Institute for Sport and Physical Activity Research (ISPAR), University of Bedfordshire, Bedford, UK
Received Date: June 25, 2012; Accepted Date: June 27, 2012; Published Date: June 29, 2012
Citation: Sculthorpe N (2012) Research in Androgenic Anabolic Steroid Abuse. J Sports Med Doping Stud 2:e114. doi: 10.4172/2161-0673.1000e114
Copyright: © 2012 Sculthorpe N. This is an open-access article distributed under the terms of the Creative Commons Attribution License, which permits unrestricted use, distribution, and reproduction in any medium, provided the original author and source are credited.
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Since their development in the late 1950's androgenic anabolic steroids (AAS) have generally been considered the drug of choice for many aspiring athletes . Indeed in the decades that have followed, rates of AAS abuse have increased and unlike other performance enhancing drugs, AAS have become widely used outside of professional athletic performance . Thus, while blood doping, for example, is an effective technique to improve performance, its use outside of high level sports performance is relatively rare. On the other hand AAS are used both at high and amateur level as well as by individuals with no intentions of undertaking any structured athletic endeavor. In tandem with this increased prevalence of AAS use was an increase in the amount of published research, with more AAS research published in the last 20 years than was published in total during the preceding years (see Figure 1). Much of the research in the 1960's related to the therapeutic potential of testosterones following its discovery and isolation. Since then, most research has focused on the potential negative side effects of AAS abuse and much good work has been done in this area with adverse blood lipid profile, poor cardiac function and endothelial functional parameters amongst the side effects that have the most compelling evidence [3-5].
Of the available research there are, broadly speaking, 2 methods of investigation. Firstly there are those that have examined the effect of a relatively small dose of a known steroid, with known potency and pharmacological quality on a cohort of volunteers. While the second type relies on recruiting volunteers who are already self-administering large doses of illicitly acquired AAS. Researchers have always accepted the traditional limitations of each method. The first suffers from low ecological validity as the dose and duration of AAS use may not match (and is typically much lower) that seen in the abuse setting. The latter suffers from low quality control as the type potency and dose of AAS used may vary widely between participants.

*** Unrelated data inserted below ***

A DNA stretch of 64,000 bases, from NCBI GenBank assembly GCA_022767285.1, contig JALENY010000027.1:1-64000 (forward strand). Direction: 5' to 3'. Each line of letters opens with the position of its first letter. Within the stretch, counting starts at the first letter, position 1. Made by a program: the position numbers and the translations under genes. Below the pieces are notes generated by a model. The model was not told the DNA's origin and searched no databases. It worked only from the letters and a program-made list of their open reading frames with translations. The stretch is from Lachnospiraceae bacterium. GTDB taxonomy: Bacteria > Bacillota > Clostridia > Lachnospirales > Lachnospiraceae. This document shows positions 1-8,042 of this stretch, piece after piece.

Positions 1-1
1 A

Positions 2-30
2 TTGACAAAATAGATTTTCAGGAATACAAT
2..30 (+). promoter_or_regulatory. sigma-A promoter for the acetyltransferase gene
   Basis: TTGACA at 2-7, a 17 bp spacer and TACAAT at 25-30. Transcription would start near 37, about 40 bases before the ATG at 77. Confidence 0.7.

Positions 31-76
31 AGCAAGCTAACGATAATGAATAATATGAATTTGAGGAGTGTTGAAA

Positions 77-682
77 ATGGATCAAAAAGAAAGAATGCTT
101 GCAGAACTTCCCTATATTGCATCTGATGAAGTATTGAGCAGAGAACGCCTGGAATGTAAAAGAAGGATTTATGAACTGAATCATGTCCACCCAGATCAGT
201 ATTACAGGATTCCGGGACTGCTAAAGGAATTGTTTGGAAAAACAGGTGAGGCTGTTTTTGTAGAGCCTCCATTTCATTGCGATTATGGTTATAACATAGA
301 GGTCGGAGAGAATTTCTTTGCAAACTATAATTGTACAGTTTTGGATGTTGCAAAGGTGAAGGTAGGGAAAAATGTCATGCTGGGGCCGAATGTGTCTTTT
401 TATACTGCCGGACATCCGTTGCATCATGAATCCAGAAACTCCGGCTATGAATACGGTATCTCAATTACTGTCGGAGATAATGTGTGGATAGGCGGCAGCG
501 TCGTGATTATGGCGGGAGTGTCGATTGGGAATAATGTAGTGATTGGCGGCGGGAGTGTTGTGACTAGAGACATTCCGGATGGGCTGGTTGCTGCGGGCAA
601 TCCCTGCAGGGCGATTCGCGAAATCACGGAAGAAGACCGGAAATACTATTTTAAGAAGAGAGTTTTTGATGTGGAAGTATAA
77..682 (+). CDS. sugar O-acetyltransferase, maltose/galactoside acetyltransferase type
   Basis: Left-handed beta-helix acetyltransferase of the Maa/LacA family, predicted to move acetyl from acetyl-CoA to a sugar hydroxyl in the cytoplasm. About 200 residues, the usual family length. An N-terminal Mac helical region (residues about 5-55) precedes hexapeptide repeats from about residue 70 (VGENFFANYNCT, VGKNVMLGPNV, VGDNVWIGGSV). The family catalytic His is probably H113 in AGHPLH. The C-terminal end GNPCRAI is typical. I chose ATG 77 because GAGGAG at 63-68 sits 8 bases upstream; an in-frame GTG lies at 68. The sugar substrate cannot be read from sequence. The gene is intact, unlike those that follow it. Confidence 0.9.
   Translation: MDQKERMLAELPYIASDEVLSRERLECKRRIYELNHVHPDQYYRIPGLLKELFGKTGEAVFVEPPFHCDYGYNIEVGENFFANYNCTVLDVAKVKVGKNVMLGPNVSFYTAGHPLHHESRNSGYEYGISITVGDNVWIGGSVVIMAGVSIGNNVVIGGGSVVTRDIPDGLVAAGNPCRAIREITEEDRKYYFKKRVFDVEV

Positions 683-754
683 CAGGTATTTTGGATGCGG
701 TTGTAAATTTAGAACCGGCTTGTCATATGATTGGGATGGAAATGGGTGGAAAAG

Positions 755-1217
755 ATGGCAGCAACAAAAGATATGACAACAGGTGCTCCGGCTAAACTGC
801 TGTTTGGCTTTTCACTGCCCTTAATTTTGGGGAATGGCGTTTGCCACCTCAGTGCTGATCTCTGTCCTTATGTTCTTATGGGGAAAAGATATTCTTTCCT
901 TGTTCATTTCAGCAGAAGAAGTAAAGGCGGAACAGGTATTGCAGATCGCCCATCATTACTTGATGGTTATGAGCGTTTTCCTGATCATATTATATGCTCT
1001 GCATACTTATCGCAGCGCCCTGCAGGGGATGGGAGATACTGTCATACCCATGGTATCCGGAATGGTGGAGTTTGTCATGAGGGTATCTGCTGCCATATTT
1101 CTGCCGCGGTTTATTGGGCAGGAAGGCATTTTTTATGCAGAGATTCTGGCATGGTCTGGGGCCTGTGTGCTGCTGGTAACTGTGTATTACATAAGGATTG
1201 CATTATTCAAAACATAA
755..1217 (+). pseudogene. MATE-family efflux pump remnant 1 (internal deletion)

However, the usefulness of the latter method is becoming less and less obvious. From the 1950's through to the early 1980's AAS represented the only drugs that where routinely abused by those wishing to increase strength and power. Correspondingly, where researchers recruited selfadministering participants, they were likely to be only abusing AAS. Therefore, where side effects where noted, they were more likely to be attributable to AAS.
Since the 1980's to present there has been a rapid development in the research that examines the mechanisms of skeletal muscle development and the role of both local and systemic signaling molecules. Insulin, recombinant human growth hormone (rhGH) and insulin like growth factor I (IGFI) have all been associated with increasing muscle mass . In addition to this, anti-estrogenic agents (e.g. tamoxifen, selective estrogen receptor modulators (SERMs)) are co-abused in an attempt to limit potential side effects, as are anorectic agents (e.g. clenbuterol, ephedrine, triiodothyronine (T3) and dinitrophenols (DNP)) in an attempt to limit or reduce total body fat mass . Finally there is now a significant body of evidence that suggests that co-abuse of other recreational drugs (e.g. amphetamine, cocaine etc) is more prevalent in use of AAS than in the general population .
This is of significance for those engaged in research that relies on recruiting self-administering participants. The increased options available to strength and power athletes (whether they be professional, amateur or recreational) has reduced the likelihood of recruiting participants who only abuse AAS. Consequently, when a participant presents with poor blood lipids, cardiac dysfunction or adverse liver enzymes, it is very unlikely that AAS are the only drug they are abusing, and thus the root cause is correspondingly more difficult to determine. A further confounding factor is that the advent of the internet has means that not only are there more options available to athletes, but it is far easier to acquire AAS and those alternate drugs outlined above (albeit of perhaps dubious authenticity).
Given this background, there is a limit to the options available to researchers. The very least that researchers should do is ask for a list of drugs participants are currently using and have previously used. At least in this way, trends of potential side effects may be more easily attributed to one or other of the performance-enhancing drugs that may be being used. However, in the long run, it is likely that the relative usefulness of studies of self-administering athletes will diminish significantly. In essence, we are moving (or have moved) from a period where AAS abuse was the primary vehicle for increasing muscle mass, to one where poly-drug protocols are the methods of choice. Researchers will have to decide whether to assess the side effects of AAS using the more strictly controlled but less ecologically valid methods, or to assess the effects of abusing multiple drugs with the proviso that the side effects are likely to vary widely depending on the specific profile of drugs being used.